This stroller is pretty wide, wider than most travel systems I’ve interacted with or reviewed. Folding isn’t hard for most parents, but some reported experiencing difficult getting this stroller to open or close.
When I tried folding and unfolding this stroller, I found it wasn’t as easy as a few others I’ve reviewed on this site. The stroller caught on the basket every time I tried to close it, but I did eventually succeed. Also, the closing lock doesn’t seem as sturdy as others, and I feel like it should have two and not one fold lock.
If you’re looking for a stroller that folds and unfolds like a dream, pick something else. Or wait for Baby Trend to improve this stroller’s folding design!
Once folded, the stroller packs small enough and fits in most car trunks with room to spare. But I have a little complaint: the stroller’s basket drags on the ground. And it’s not like this storage compartment is too large.
In fact, this under-seat basket is pretty small. If germs or the thought of germs getting on anything you own freaks you out, choose something else. This is a design flaw the company needs to sort out in future models.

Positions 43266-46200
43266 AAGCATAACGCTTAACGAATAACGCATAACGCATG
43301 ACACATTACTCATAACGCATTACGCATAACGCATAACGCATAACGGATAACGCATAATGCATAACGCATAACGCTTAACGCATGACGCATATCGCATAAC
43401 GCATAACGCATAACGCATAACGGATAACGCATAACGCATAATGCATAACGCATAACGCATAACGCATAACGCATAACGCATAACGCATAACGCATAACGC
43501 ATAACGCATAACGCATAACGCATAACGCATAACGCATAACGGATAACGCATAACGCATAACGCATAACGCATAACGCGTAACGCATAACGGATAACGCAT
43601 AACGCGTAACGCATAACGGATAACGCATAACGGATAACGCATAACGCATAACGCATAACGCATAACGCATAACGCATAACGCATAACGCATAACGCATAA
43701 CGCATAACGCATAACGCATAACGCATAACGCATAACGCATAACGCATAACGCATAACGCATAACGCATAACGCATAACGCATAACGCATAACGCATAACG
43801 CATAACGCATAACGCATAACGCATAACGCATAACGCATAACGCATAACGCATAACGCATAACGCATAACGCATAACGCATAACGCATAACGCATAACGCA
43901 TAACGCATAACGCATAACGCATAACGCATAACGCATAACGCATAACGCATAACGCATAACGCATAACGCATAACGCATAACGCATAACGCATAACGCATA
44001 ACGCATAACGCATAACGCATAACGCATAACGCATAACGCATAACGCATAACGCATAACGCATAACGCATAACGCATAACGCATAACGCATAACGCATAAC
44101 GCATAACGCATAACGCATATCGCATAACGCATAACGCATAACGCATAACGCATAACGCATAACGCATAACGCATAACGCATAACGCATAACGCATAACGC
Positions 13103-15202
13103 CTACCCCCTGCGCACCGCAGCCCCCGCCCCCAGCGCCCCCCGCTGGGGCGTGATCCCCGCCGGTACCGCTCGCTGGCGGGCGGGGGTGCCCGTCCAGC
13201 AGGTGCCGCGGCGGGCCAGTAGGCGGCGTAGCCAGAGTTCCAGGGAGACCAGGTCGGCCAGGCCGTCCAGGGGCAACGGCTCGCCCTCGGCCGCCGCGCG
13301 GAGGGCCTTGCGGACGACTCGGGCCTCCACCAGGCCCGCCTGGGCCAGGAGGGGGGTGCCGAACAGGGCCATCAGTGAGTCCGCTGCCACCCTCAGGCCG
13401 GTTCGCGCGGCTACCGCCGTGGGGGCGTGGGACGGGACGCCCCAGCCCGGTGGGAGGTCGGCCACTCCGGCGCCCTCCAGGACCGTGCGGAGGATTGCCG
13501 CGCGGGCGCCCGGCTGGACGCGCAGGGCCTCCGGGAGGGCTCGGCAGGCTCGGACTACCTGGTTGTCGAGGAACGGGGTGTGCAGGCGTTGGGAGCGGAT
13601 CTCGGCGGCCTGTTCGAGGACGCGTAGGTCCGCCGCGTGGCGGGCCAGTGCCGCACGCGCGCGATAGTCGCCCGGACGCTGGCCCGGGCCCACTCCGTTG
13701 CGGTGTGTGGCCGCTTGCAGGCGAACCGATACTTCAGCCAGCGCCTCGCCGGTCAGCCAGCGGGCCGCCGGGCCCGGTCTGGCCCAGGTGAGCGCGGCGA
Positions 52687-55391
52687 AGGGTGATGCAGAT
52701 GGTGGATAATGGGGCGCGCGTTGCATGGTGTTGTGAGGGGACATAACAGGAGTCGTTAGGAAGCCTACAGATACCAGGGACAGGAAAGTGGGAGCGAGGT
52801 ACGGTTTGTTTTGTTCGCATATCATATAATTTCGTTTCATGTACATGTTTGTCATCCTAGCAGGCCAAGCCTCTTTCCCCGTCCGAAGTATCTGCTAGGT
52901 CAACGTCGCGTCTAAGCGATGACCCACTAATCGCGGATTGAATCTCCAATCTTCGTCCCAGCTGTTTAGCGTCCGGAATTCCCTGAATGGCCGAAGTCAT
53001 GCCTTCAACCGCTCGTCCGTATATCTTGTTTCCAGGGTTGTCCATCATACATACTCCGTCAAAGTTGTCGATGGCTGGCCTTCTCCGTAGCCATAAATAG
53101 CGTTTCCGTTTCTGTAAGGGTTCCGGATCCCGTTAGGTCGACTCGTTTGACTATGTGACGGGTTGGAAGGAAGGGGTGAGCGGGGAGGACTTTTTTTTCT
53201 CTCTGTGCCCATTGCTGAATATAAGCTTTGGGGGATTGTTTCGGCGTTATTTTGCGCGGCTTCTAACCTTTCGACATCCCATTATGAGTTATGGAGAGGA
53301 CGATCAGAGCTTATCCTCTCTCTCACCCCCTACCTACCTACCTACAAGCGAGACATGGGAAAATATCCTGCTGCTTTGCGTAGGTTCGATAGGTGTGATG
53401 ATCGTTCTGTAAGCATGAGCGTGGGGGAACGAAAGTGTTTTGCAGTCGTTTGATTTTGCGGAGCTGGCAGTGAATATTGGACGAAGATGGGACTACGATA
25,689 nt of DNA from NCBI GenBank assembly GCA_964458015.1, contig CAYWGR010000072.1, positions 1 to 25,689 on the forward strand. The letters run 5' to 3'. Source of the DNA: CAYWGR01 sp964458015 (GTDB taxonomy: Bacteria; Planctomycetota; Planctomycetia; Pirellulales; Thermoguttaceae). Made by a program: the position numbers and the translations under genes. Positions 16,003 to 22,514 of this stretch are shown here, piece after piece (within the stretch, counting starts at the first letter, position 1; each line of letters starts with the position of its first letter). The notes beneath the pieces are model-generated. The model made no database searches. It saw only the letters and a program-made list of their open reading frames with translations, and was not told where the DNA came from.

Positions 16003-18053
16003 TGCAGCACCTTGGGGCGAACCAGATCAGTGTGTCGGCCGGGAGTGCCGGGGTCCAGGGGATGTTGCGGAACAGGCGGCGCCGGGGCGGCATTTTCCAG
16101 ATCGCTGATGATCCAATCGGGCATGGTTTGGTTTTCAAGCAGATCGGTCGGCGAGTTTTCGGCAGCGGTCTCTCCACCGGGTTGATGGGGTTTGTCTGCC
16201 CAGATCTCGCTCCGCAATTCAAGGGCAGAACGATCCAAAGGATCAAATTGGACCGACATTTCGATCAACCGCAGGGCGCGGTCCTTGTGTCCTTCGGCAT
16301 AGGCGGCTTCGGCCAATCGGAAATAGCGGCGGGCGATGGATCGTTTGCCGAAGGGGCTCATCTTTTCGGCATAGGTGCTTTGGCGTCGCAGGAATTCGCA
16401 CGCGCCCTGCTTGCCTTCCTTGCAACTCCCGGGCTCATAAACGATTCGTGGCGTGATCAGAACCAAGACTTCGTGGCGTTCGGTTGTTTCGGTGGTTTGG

Also, it’d be nice if this stroller came with a carry handle. With the existing design, you need to grab the side of the stroller to carry it.
Budget strollers tend to offer more extra features versus pricier options. I’ve seen many $700+ strollers that don’t offer cup holders and snack trays, but this sub-$150 stroller offers these features.
Parents don’t need to spend $30-ish on a parent organizer and more money on a baby’s tray. And the child tray swings away to allow you easily click the seat in and out. But the cup holders are shallow, perhaps too shallow that some parents found them almost useless.